Ireland was among the first countries to face up to this challenge. As a result of the 15 cent fee (raised to 22 cent in 2007), annual bag usage dropped from almost 350 to 14 per person by 2012, and plastic bags now account for only 0.14 per centof total litter compared to 5 per cent in 2002. Revenues flowed to a fund to support waste management, litter prevention and other environmental initiatives.

Small countries can make a difference on big issues. Fees have subsequently been introduced in numerous countries, states and cities around the world, from Hong Kong, South Africa, the UK, Botswana, California, Washington DC, Austin, and Chicago. New York State, which is currently considering approaches to tackle its plastic epidemic, published a report on January 13th that referenced the Irish fee as a successful model.

The hassle factors imagined never materialised, nor was there a political backlash as bags-for-life soon became the norm. Daily routines seamlessly adapted, and the thought of using a bag per day would now be abhorrent to most.

Coffee cups

The next target could be disposable coffee cups and lids, two million of which are given out for free every day in Ireland. Each lid and cup costs the local cafe about 20 cent, but this is hidden from the nation’s tea and coffee drinkers, passed on via higher beverage prices. The coffee may only take three minutes to drink, but the lid – formed of plant and animal material that lived 300 million years ago – could take 200 million times longer to biodegrade in landfill. Disposable cups seem somewhat short-sighted from this perspective. Complacent even.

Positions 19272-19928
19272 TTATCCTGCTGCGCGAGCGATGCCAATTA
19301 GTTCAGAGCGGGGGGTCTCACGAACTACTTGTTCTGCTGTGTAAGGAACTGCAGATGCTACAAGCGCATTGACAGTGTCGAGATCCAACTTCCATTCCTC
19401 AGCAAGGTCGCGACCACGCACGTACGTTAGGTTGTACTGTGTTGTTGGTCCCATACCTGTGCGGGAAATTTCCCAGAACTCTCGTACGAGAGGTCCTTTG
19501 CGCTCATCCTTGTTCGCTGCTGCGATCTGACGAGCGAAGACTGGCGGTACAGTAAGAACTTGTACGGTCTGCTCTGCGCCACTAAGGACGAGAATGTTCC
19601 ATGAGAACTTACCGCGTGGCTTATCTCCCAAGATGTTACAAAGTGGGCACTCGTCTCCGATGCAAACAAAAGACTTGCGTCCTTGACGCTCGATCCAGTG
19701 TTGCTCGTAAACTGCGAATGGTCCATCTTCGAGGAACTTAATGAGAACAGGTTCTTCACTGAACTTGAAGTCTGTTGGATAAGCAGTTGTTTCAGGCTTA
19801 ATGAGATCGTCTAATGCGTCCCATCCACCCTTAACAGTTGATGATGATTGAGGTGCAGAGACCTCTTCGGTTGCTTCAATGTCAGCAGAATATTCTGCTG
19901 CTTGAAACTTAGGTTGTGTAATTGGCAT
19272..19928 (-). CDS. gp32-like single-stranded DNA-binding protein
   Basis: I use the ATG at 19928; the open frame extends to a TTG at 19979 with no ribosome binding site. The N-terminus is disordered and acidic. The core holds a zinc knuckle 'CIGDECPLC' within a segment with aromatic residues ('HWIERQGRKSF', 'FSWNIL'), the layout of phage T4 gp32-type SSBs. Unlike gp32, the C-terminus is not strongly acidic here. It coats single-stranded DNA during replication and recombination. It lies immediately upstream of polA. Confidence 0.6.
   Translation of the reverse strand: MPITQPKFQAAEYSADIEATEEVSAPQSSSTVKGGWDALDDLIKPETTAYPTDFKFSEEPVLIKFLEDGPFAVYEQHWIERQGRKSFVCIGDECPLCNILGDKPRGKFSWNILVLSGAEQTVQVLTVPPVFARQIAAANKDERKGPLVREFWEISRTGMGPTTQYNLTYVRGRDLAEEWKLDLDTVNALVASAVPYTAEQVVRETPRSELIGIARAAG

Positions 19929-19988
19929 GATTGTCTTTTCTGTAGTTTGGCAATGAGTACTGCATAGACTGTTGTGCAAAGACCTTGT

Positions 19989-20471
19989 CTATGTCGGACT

Many cafes are leading the charge by offering discounts to customers who bring their own reusable cups, while Minister for Climate Action and Environment Denis Naughten announced that the Government is considering the introduction of a 15 cent fee. This would be a welcome intervention, and would be the first of its kind anywhere.

But is a one-off salvo sufficient when a broader campaign is perhaps required? Food takeaways generally contain a hodgepodge of plastic cutlery, plastic trays and plastic bags. Many cafes and restaurants offer plastic items free because of the hassle associated with washing dishes, cutlery and cups. At a minimum, these items should be charged for separately so that their true cost is clear and not hidden in higher prices.

Retailers can take the lead: wrapping-free supermarkets or plastic-free aisles can be piloted, and plastics that cannot be recycled must also phased out

The packaging that comes with almost every item we purchase is yet another challenge, and a more intractable one to resolve. Retailers can take the lead: wrapping-free supermarkets or plastic-free aisles can be piloted, and plastics that cannot be recycled must also phased out.

Ireland can be a testing ground for new policies and retailing approaches. Size, or indeed the inaction of others, is no barrier or excuse for hiding from global responsibilities.

Joseph Curtin is a research fellow at University College Cork and the Institute of International and European Affairs, Dublin, and a member of the Government’s Climate Change Advisory Council